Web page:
War of the Rebellion: Serial 087 Page 0985 Chapter LIV. OPERATIONS AGAINST FORT FISHER, N. C.

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During the occupation of Federal Point and the action on the 25th of December the following casualties occurred: Wounded, 11 enlisted men; captured, 1, First Lieutenant Charles Smith.

All the officers and men under my command behaved gallantly. I take pleasure in recommending First. Lieutenant William H. Walling for promotion for his gallantry and daring in capturing the garrison flag of Fort Fisher.

I am, sir, very respectfully, your obedient servant,

A. M. BARNEY,

Lieutenant-Colonel, Commanding Regiment.

Lieutenant D. A. NEVIN,

Acting Assistant Adjutant-General.

Numbers 5. Report of Major General Godfrey Weitzel, U. S. Army, commanding Twenty-fifth Army Corps.

HEADQUARTERS TWENTY-FIFTH ARMY CORPS,

In the Field, Va., December 31, 1864.

In accordance with orders I moved on the evening of the 7th instant with about 7,000 men of Ames' (Second) division, Twenty-fourth Corps, and Paine's (First) division, of the Twenty-fifth Corps, to the rear of the left of our lines at Bermuda Hundred, and bivouacked for the night at the signal tower.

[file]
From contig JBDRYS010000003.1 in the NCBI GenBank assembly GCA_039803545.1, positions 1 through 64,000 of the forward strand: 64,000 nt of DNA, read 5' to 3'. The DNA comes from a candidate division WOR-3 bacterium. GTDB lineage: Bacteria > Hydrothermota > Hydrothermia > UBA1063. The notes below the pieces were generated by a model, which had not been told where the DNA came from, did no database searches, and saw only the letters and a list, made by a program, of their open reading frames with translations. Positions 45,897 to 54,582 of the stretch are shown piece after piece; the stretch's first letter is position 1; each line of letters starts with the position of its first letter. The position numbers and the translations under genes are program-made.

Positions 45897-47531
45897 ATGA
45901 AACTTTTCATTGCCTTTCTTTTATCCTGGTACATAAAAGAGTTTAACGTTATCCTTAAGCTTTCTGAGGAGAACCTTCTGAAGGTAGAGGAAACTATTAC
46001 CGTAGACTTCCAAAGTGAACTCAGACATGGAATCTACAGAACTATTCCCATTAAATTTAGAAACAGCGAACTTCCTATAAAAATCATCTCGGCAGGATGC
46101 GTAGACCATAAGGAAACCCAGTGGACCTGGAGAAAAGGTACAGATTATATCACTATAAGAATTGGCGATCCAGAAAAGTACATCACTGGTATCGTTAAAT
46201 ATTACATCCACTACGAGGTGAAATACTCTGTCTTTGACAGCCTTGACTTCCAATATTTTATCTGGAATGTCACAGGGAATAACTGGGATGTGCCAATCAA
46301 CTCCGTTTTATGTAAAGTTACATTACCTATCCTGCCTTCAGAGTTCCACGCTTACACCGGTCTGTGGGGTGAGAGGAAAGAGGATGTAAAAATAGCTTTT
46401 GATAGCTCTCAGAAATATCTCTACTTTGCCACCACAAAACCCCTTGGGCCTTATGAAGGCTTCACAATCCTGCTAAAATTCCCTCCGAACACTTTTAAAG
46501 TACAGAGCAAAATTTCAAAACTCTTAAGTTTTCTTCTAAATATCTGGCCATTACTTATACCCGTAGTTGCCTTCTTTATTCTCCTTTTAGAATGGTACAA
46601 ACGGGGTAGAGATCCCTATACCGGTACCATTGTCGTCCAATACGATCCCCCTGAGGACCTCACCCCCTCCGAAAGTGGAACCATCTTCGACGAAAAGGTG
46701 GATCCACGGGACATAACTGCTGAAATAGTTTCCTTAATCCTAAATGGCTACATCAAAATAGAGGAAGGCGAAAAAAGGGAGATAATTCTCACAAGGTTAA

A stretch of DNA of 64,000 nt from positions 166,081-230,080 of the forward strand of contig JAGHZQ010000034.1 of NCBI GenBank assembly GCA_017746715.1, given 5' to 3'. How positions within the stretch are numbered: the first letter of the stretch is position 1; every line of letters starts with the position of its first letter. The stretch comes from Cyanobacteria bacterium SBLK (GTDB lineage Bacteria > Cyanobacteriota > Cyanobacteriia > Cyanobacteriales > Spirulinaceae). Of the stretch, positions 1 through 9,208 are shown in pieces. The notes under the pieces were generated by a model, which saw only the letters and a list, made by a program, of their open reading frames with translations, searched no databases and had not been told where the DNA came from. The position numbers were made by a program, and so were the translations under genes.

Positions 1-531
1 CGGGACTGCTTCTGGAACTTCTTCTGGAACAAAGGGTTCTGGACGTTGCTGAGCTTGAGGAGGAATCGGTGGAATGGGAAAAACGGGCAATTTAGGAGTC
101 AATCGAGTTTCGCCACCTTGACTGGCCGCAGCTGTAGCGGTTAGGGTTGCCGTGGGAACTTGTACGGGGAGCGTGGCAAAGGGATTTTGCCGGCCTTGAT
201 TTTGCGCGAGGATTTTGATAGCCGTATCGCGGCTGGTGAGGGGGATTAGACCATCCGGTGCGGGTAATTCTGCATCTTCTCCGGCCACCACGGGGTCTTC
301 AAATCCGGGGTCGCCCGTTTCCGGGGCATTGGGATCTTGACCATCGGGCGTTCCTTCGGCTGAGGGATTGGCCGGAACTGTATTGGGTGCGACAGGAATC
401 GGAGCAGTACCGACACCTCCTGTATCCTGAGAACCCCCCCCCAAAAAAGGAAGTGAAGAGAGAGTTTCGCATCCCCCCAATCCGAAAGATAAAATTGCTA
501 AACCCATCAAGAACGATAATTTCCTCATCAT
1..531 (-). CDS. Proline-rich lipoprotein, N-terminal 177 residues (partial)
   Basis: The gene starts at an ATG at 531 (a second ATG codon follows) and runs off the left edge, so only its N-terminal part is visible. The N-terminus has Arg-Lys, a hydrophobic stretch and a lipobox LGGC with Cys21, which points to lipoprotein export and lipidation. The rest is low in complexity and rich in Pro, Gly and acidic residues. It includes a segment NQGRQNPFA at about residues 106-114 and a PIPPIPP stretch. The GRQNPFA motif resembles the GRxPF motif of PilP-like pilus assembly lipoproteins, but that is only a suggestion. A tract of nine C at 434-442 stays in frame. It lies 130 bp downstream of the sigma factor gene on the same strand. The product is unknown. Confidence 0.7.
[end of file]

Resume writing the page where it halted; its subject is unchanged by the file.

During the night I received an order from the general commanding to move my command at daylight next morning to Bermuda Hundred and embark it on transports that would be furnished, and then rendezvous at Fortress Monroe. This was done. We lay here until the 13th instant awaiting for the navy to get ready and the weather to improve. At 3 a. m. on the 13th the transport fleet, by direction of General Butler, moved up the Chesapeake Bay and Potomac River to Mathias Point, and returned the next day and proceeded to sea, arriving off the rendezvous at Masonborough Inlet on the evening of the 15th. We lay here until the evening of the 18th, when Admiral Porter arrived. The weather during sixty hours of this period had been perfectly calm, and the sea smooth, but on the evening of the 18th there was quite a rough sea, making it impossible for troops to be landed on the beach; Admiral Porter was, therefore, requested to delay his attack until the sea became smooth, so that we could co-operate with him. The weather became more stormy, the sea rougher, and on the 20th, 21st, 22nd, and 23rd it blew a gale, compelling most of the vessels of the transport fleet to seek shelter in Beaufort Harbor, and to get a fresh supply of coal and water. On the 24th, at an early hour as possible, we left Beaufort Harbor for New Inlet, and found upon our arrival, just before dark, the navy engaged in shelling Fort Fisher. Shortly after dark, by direction of the commanding general, I proceeded on board of the flag-ship, in company with Lieutenant-Colonel Comstock, aide-de-camp on General Grant's staff, and learned from Admiral Porter that the powder vessel had exploded at 1.40 a. m. that day, close to Fort Fisher, and that he had commenced that attack at daylight, firing his first shot after 12 m., and that the rebels had replied with little or no spirit to his fire, and he seemed sanguine of an easy capture of the work. I reported this to General Butler upon my return, and I was then directed to land a reconnoitering party of about 500 men on the following day to push as